310 lbs. is not an enormous weight if you are 7'4" tall, in the NBA and possess a killer jump hook, but when you are 5'10'' it is a different story. At 5'10" you wear a size 52 sport coat and 48x30 pants. When you travel on business you fill your seat and part of the center aisle and small children are astonished and declare (to their parent's embarrassment) exactly how enormous you are. When you have your gall bladder removed your doctor enters codes that indicate that you are morbidly obese (in case that obvious fact escapes the casual observer).
August 2003 was time for change. I was 49 ½ years old and my doctor was warning me that heart disease was around the corner. I had not exercised regularly in 10 years. It was all I could do to catch my breath after walking from the parking lot into the office. I dreamed of losing 135 lbs. within a year. The Atkins craze was in full swing, so I jumped on the bandwagon. I thought exercise was out of the question until I had lost at least 60 lbs. By Thanksgiving I met that milestone and began the strenuous task of attempting to touch my toes without bending my knees.
Sometime between Thanksgiving and New Years, I managed to touch my toes and do 25 push ups and 25 sit ups and lost another 20 pounds. The doctor said it was time to work on cardio vascular. I moved the treadmill from the garage to the family room. It was covered with cobwebs, spider eggs and dust. It required a through cleaning before I could start a sweat producing walk at a pace of 3.5. As I blazed along at this speed, I began to wonder if I would ever be able to run again. People at work told me how great I looked after loosing the weight and how inspiring it was that I woke up at 5:00am to walk on the treadmill every morning. By mid January I had upped my pace to 4.0, and ran, or jogged, or walked really fast for the first time. A crazy thought entered my head, "Would it be possible to go from your worst physical condition to running in the Chicago Marathon in ten months?" So, the chase was on.
I celebrated the close of January by running my first continuous mile. I hooted and hollered and pumped my arms like it was the biggest accomplishment ever. Pretty foolish behavior in the winter darkness at 5:00 in the morning, at least that is what my son, Patrick, must have thought as he ascended from the basement to witness this milestone.
Suddenly, all I could talk about was losing weight and running. The running community is different than others. Runners celebrate participation at every level up to excellence. So, my meager running skills were celebrated by accomplished runners and they offered advice, assistance, support and encouragement.
When my old shoes needed replacement, Don at work (who ran the Chicago Marathon a few years earlier) sent me to the Running Depot in Crystal Lake for shoes. Pam's husband fitted me with a pair of Saucony Omni Grid 3s. And the running continued, this time with fewer blisters and less foot pain.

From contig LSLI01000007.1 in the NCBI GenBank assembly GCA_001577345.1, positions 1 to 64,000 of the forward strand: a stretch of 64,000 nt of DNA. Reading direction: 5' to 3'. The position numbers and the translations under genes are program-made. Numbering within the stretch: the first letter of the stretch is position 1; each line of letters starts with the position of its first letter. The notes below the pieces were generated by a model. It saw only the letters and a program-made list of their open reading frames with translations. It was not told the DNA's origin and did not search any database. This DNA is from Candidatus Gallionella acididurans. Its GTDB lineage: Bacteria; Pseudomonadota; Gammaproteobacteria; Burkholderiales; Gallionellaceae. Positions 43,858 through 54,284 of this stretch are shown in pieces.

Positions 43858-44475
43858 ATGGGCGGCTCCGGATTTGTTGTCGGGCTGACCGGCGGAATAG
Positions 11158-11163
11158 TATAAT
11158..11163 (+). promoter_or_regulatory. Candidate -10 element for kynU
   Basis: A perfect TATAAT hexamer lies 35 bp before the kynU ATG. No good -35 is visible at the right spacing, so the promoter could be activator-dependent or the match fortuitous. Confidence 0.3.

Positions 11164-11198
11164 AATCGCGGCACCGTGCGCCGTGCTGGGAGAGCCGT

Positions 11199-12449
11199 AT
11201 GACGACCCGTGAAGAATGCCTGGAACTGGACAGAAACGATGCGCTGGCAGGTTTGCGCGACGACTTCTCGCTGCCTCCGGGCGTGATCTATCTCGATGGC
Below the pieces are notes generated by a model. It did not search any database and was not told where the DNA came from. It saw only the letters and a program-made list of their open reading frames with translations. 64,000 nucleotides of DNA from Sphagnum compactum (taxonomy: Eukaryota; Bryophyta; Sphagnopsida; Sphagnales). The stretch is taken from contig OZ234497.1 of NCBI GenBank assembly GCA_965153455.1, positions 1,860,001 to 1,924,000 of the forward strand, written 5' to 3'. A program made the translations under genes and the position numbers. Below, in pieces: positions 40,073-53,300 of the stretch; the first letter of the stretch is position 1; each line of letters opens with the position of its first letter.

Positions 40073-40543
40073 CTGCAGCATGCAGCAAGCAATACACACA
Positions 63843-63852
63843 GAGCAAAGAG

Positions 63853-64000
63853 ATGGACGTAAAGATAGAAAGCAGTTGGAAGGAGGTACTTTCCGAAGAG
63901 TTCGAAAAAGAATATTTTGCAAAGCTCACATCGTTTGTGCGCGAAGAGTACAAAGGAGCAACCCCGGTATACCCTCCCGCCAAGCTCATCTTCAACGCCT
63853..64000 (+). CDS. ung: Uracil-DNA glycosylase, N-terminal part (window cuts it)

As winter gave way to spring my neighbor, Joe, suggested I try my first race, a 5k. Over three miles! Further than I thought I would ever be capable of running. We signed up for a run through Lake in the Hills. After 32:00 minutes I understood why the town was named Lake in the Hills. There were hills and hills and more hills surrounding a lake. My wife filmed the uphill finish and narrated, "Joe looks OK and so does Eric (my, then, 17 year old son) but I'm not sure Stan is going to make it." But, I finished the Hills 5K, the Healthbridge 5k, the Elgin Fox Trot 5K, the Rutka 5K, and by September the Crystal Lake Half-Marathon. My running guru (unbeknownst to him), Hal Higdon, coached me from his books and website. And the running continued as October 10th neared. I missed a few key runs due to a calf injury caused by bounding down my second floor stairs. (Something a 220 lb., 50 year old man should not do when marathon training!)
I did not complete the scheduled 20 mile run and the race date was coming fast. Karen the lady who owned the coffee concession at work (another experienced marathoner, she missed the Olympic team in the 80s by a few seconds) encouraged me to go to Chicago and see how far I could go, "Who knows you may finish it!" So, I listened to Karen, and showed up on race day full of anticipation.
I ran a great 18 mile race. Unfortunately, the marathon is 26.2 miles long. I was determined to finish (not to mention I was lost in Chicago), so I decided to stay the course. It was a very nice day for October so, I ran, jogged, limped, skipped, goose stepped and kept striding toward the finish line. The last mile, two of my sons, Josh and Eric, and my wife Judy came along side carrying signs to encourage me. Go Stanimal! The Chicago Police lined the last uphill leg (since it was nearing the close of the race course) and joined the chants! "Come on old timer, only 365 yards to go!"
What better year, than your 50th, to run your first Marathon? !!!!
My second Chicago Marathon will be with a group of friends in 2005.
Hmmmmm, if I learn to swim and trade in my Huffy, just maybe, I could celebrate my 53rd year with a triathlon and just maybe, my 55th year in Maui at the Iron man.
I still have a few pounds to lose to meet that original goal.